Everyone agrees on a broad level that small businesses are vital to the American economy. However, most people would be surprised to know just how important. The United States Small Business Administration keeps records and statistics on small business in the United States and some of their findings are surprising.
First, the typical perception of a small business as a mom and pop operation with just a few, if any, employees is not the entire picture. The Small Business Administration defines a small business as an independently business with less than 500 employees. There are an estimated 23 million businesses in the United States that meet that classification. In some smaller towns in the United States, these businesses represent a major source of employment.
In fact, small businesses as defined by the Small Business Administration represent 99.7 percent of all the employers in the country and employ half of all private sector employees. More than 45% of the private sector payroll is generated by small business. Over the last decade small businesses have accounted for 60 to 80% of all new jobs created on an annual basis.
Although a large percentage of small businesses are in the retail and service sectors, small businesses are rapidly making gains in the technology sector. 41% of high tech workers like engineers, scientists and computer programmers are employed by small businesses. Employees at small businesses produce 13 to 14 times more patents than those employed by larger companies.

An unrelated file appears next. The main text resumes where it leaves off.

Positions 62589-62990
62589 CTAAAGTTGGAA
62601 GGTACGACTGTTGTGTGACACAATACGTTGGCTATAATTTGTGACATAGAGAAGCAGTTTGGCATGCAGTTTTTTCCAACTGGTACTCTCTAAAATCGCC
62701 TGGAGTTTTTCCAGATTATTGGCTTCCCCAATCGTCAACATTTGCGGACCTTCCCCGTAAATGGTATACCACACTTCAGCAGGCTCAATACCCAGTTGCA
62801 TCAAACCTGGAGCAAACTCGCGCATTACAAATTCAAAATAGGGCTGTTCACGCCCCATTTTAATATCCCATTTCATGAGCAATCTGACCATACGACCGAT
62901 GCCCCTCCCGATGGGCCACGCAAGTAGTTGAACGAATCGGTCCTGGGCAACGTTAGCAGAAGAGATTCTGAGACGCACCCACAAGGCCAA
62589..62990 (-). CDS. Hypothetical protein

The Small Business Administration also offers some interesting observations on small business survival. Two-thirds of small businesses survive for at least two years declining to 44% after four years. Most of the factors that support a small business surviving are well known, such as access to capital and owner’s education level. However, a lesser known factor in small business survival is that the business is large enough to have employees.
Similarly, barriers to starting a small business include lack of access to start-up capital and lack of education. However, the number one barrier to small business start up and a primary concern of existing small business owners is access to private health insurance. Individual health insurance for sole proprietors is much more expensive than receiving coverage through an employer. If a small business owner is able to offer health insurance to its employees, the administrative and premium costs are often much higher than those for larger businesses.